Further emphasizing Larry Ellison's fresh enthusiasm for cloud computing, Oracle has updated its Solaris Unix operating system with a number of new capabilities to give it greater cloud capabilities, including a new distributed storage file system and SDN (software defined networking) features.
Solaris 11.1, the first update in almost a year, includes over 300 new features and performance improvements. Oracle announced the new edition at its Oracle OpenWorld conference, being held this week in San Francisco.
Solaris is Oracle's Unix operating system for essential enterprise operations, and -- along with Hewlett Packard's HP-UX and IBM's AIX -- one of the few viable non-Linux Unix variants on the market. Oracle acquired Solaris in its acquisition of Sun Microsystems in 2010. Oracle deploys the OS for the company's SPARC T-Series server line, and the OS powers a number of Oracle packaged systems, including the Oracle SPARC SuperCluster T4-4, Oracle Exadata Database Machine and Oracle Exalogic Elastic Cloud engineered systems.
Last year's release of Solaris 11 introduced a number of new features that would make Solaris more suitable for hosting cloud deployments, and this update continues this work.
With this release, Solaris is now the first OS to support the new open standard FedFS (Federated File System). FedFS provides a unified namespace for linking multiple NFS (Network File System) storage systems. It offers a single view of files across different geographies and underlying hardware systems.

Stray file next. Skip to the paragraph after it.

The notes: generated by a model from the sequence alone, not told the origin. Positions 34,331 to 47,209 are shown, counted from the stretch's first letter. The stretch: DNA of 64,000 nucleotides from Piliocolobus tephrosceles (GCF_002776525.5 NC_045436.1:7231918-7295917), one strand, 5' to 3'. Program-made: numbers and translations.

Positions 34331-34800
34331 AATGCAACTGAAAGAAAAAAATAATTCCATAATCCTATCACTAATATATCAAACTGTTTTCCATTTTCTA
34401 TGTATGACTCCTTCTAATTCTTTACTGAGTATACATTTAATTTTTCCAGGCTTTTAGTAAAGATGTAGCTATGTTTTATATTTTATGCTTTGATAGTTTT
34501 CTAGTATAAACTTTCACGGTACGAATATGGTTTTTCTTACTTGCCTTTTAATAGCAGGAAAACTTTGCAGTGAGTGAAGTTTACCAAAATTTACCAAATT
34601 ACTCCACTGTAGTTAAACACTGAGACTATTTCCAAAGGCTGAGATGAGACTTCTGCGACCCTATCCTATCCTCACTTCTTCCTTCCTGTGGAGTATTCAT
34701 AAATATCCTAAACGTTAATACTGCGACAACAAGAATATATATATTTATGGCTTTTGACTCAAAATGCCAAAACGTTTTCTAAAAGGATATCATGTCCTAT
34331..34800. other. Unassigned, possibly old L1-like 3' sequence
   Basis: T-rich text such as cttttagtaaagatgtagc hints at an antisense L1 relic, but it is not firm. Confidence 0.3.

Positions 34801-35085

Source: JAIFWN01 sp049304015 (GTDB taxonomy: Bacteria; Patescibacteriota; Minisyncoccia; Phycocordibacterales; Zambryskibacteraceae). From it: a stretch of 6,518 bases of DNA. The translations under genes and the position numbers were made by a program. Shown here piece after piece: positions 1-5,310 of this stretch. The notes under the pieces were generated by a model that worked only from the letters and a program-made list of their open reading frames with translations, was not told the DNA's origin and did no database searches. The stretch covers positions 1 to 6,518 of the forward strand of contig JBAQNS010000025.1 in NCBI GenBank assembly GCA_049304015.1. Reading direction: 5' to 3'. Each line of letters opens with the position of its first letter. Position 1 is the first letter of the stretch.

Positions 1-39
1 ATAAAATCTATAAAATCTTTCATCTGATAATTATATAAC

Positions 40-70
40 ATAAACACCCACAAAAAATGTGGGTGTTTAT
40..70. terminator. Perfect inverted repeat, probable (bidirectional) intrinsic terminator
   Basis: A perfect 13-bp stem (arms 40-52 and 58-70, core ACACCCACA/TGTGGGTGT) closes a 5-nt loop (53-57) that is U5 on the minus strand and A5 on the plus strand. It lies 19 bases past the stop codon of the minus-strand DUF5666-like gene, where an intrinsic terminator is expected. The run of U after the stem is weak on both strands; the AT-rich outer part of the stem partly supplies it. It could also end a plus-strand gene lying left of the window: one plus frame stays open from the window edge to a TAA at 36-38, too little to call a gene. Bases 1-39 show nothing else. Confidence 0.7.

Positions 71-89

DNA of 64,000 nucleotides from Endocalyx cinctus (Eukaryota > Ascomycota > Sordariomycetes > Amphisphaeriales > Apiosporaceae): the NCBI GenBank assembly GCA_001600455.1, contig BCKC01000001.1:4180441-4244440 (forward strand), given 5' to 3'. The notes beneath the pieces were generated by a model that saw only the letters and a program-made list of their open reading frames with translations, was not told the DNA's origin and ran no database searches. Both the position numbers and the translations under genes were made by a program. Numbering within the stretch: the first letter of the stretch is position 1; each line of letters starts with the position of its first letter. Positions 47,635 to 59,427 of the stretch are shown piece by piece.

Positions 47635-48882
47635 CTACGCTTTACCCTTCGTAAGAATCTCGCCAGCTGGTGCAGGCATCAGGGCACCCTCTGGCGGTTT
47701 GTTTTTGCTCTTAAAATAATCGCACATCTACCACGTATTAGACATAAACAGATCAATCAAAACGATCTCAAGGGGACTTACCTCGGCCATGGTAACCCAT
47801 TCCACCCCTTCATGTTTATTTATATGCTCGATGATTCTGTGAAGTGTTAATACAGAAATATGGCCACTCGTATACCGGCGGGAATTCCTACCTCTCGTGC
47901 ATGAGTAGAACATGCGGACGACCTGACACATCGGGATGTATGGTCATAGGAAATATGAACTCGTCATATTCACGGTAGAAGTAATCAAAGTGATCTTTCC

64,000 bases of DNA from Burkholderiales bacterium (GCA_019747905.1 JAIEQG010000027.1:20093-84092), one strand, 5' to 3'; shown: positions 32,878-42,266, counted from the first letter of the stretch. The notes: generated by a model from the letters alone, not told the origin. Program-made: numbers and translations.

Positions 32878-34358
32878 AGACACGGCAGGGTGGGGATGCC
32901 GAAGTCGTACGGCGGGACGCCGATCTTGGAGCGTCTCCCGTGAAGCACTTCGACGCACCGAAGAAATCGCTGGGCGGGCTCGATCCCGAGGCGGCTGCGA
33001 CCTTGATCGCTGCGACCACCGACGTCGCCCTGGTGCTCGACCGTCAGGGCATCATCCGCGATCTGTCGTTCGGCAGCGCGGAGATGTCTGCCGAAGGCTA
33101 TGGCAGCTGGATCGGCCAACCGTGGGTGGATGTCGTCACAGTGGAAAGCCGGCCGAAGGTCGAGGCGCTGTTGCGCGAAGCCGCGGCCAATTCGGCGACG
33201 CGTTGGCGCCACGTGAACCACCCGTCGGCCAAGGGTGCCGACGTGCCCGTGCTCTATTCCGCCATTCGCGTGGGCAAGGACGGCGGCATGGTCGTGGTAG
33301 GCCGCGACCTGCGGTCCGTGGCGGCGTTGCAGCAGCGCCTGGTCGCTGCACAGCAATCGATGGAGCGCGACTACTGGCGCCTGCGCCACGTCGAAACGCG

Solaris 11.1 also offers a number of new features to help run SDN (Software Defined Networks), an emerging cloud-friendly architectural practice that shifts network control into software from the network equipment itself. Solaris now offers Data Center Bridging, which allows Ethernet network cards to carry both network and storage network traffic, eliminating the need for separate devices. The OS also now offers Edge Virtual Bridging, which allows VLANs (Virtual Local Area Networks) to be set up without excessive configuration of data center switches.
Oracle has also tuned Solaris so that it runs Solaris Zone operations four times as quickly. Zones allow different workloads to run simultaneously, each within their own environment, on a single machine. Users can also now shift Zones between different systems.
Other improvements include a change in the lock management, in which lock management has been moved into the kernel, which cuts lock latency time in Oracle Real Application Clusters lock latency by 17 percent. Those using the Oracle Database SGA (Shared Global Area) memory sharing scheme can resize the database without rebooting the machine. And Solaris 11.1 now comes with OpenSCAP, an implementation of the U.S. National Institute of Standards and Technology's Security Content Automation Protocol that should assist in reporting on compliance efforts.
Oracle will hold a webcast on November 7 to further discuss the new features in Solaris 11.1.